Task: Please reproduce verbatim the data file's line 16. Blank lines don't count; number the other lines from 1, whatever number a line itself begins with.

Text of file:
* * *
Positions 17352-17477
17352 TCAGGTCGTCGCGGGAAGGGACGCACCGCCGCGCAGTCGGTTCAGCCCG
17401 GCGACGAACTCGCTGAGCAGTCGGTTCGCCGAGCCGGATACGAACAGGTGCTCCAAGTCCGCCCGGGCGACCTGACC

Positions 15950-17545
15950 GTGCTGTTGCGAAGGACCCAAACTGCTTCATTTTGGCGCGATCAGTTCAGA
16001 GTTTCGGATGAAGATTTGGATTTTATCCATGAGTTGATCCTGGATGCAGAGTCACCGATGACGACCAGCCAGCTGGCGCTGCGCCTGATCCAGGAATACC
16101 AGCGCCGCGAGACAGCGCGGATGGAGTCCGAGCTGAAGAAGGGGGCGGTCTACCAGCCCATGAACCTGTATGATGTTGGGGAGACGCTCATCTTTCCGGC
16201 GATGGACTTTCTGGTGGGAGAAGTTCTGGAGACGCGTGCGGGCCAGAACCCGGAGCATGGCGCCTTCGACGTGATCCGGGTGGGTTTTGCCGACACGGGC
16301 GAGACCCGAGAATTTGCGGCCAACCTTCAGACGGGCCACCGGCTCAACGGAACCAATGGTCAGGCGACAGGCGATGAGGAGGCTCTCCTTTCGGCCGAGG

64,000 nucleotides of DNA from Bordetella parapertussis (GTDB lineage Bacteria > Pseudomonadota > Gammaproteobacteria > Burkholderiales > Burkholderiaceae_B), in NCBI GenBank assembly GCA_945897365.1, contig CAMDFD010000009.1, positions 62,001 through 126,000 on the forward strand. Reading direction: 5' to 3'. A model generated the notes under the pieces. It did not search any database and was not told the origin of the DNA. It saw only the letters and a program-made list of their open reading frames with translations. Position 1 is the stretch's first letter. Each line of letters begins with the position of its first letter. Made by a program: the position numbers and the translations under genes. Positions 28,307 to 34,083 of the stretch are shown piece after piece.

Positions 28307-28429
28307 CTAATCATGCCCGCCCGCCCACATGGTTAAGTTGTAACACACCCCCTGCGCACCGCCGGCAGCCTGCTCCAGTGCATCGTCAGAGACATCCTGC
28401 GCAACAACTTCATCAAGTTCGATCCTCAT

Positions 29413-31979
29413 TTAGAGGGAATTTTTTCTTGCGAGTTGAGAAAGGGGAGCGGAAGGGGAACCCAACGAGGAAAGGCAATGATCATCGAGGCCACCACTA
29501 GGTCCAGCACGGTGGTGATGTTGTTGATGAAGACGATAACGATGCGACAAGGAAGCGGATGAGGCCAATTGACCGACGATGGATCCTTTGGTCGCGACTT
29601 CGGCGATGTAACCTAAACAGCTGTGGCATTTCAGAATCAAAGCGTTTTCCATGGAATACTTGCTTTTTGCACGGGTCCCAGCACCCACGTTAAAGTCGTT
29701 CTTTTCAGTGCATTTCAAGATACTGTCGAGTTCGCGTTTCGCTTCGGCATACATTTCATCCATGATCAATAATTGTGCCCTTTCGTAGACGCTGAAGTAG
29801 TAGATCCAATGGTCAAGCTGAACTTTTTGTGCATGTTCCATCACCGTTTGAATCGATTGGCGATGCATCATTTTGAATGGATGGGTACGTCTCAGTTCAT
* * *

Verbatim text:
29501 GGTCCAGCACGGTGGTGATGTTGTTGATGAAGACGATAACGATGCGACAAGGAAGCGGATGAGGCCAATTGACCGACGATGGATCCTTTGGTCGCGACTT